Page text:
Past Featured Games

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The topic of "games as art" has interested me for quite a while, particularly the idea that gameplay itself can play a role in communicating meaning. Rez was developed with this concept in mind.

The rail shooter gameplay was designed to synchronize with the trippy audio and visuals in order to emulate sound-color synesthesia. As someone with that particular neurological condition, I'm amazed by the fact that Rez is actually fairly successful in living up to its ambitions. The graphics and audio suit each other well, and enemies show up and must be shot in time with the music. The result is an intense audiovisual experience that takes advantage of player input to meld separate sensory experiences together, and it works fantastically.

The unusual visual style and use of the glitch genre of music emulate the synesthesia experience on a more symbolic level, since they are both as abstract as the imagery synesthetes experience, albeit not quite in the same way.

Jul 22, 2016, submitted by Harmony♥ (9440)


The Ar tonelico series is a hard one to recommend. The gameplay is rather bland, especially in the combat department. The heavy use of sexual innuendo and elements of moe culture may be off-putting to some, & the English localization ranges from flawed at best to a downright mess at worst.

Despite these numerous imperfections, I honestly love the series for what it does get right. Ar Ciel is an impressively detailed setting. Particular care is taken in regards to the intersections between its language, mythology, and magic system, which form the core of the Ar tonelico experience. The main Reyvateil characters have complex personalities and character development, and the way in which these are explored ties pretty well into the dating sim elements.

Lastly, the music is the best I've heard in any video game, particularly the vocal tracks. Often fitting into the neo-ethereal genre the featured singers are known for, these songs fit into the series' overarching storyline while also sounding amazing on their own.

Jul 15, 2016, submitted by Harmony♥ (9440)


System Shock: Enhanced Edition is a very welcome addition to many older gamers' collections. It revamps a true PC classic and cleans it from much of its original problems – particularly the clumsiness of the controls, allowing the player to feel less bogged down by the frustrating gameplay of the original.

Visually, the game now looks "stunning", if we're to compare it to the 1994 original. With new resolutions available, and the incredible design that sets the dark cyberpunk mood the game is known for, System Shock has never looked better.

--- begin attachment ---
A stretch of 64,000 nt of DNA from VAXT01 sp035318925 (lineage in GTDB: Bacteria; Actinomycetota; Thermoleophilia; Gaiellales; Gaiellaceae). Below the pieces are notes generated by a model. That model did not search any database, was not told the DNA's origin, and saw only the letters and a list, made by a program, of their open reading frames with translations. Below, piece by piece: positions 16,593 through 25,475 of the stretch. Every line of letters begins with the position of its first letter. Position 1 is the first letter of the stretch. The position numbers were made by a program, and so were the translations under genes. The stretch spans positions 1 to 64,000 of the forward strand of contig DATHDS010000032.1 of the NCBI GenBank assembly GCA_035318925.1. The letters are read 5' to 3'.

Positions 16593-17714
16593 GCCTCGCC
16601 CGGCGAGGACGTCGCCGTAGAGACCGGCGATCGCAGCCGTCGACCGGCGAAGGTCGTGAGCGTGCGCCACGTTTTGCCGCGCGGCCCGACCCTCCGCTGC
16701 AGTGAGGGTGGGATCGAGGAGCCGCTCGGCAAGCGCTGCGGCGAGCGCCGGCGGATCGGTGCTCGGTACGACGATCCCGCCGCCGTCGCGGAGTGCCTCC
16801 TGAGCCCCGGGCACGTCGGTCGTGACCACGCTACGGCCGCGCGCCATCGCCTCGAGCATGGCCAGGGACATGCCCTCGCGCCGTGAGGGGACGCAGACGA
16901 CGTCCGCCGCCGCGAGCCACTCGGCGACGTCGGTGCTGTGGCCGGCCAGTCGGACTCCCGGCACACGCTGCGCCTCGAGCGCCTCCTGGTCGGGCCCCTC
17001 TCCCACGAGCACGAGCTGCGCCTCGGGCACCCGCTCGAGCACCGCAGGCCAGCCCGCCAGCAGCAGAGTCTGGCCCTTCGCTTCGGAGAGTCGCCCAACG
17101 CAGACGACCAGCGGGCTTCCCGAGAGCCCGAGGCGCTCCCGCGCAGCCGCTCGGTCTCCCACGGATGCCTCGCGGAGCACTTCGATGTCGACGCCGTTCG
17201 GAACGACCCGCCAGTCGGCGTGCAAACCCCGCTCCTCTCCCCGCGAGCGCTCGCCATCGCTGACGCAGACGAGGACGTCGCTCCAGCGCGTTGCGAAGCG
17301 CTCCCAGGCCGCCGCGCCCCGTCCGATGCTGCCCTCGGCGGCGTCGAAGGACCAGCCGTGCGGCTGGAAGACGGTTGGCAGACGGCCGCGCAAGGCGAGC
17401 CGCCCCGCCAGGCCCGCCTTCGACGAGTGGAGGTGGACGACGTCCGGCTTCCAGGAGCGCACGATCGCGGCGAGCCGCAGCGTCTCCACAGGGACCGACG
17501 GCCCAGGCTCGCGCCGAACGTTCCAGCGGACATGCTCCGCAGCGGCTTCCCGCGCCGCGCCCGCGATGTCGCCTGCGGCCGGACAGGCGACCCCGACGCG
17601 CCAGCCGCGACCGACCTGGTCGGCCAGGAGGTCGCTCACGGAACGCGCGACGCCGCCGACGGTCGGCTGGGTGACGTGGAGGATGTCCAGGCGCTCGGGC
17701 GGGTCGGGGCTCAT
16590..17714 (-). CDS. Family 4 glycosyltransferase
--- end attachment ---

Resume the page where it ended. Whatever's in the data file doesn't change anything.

All-in-all, this rendition of the game is the definitive version everyone should play – System Shock marked the start of an era, having influenced other countless classics down the line, like Deus Ex and BioShock, and is a must for gamers who truly care about gaming history.

Jun 29, 2016, submitted by リカルド・フィリペ (47022)


Ever wondered what it's like to be a quest-giving NPC in RPG games? Majesty: The Fantasy Kingdom Sim connects elements from RPGs and RTSes into a unique mix.

Hiring heroes in their specific guilds, you do not control them directly - instead, you merely shape the town to their needs and assign quests for scouting or defeating a specific enemy monster or building. Just as they profit from these quests, so do you.

A nice breath of fresh air in terms of design and gameplay, Majesty is proof that genre hybrids can be fun.

Jun 19, 2016, submitted by Plokite_Wolf (973)

Frequently making its appearance on gaming lists all over the world, and hailed as one of the top CRPGs of all time, Planescape: Torment is a game that every gamer should tackle at least once in their lives.

The deep story it conveys through brilliant exposition, supported by a very imaginative and unorthodox setting, puts it apart from all its contemporaries, exuding a truly foreboding feeling that will leave most players coming to grips with what just happened before their eyes.

The amount of freedom given to the player is also noteworthy, particularly for its time, along with the wonderfully crafted characters that fill the world of Torment, making it feel that much more alive.

Jun 11, 2016, submitted by リカルド・フィリペ (47022)


You might know Yume Nikki as that weird RPG Maker game about dreams. It's a cult classic among fans of obscure freeware games.

I couldn't have been much older than 11 or 12 when Yume Nikki started making waves on the Western internet. I found myself completely engrossed, not in spite of the minimal gameplay and complete lack of dialogue, but because of how those limitations are used to craft an eerie atmosphere and explore Madotsuki's psychological state.

Yume Nikki isn't always "fun" in a traditional sense, but it is beautiful, unsettling, and sometimes just plain weird, and that was more than enough to be captivating. It was a huge gateway for me, not just to new genres and platforms, but to the potential of gaming as a narrative medium.

Jun 05, 2016, submitted by Harmony♥ (9440)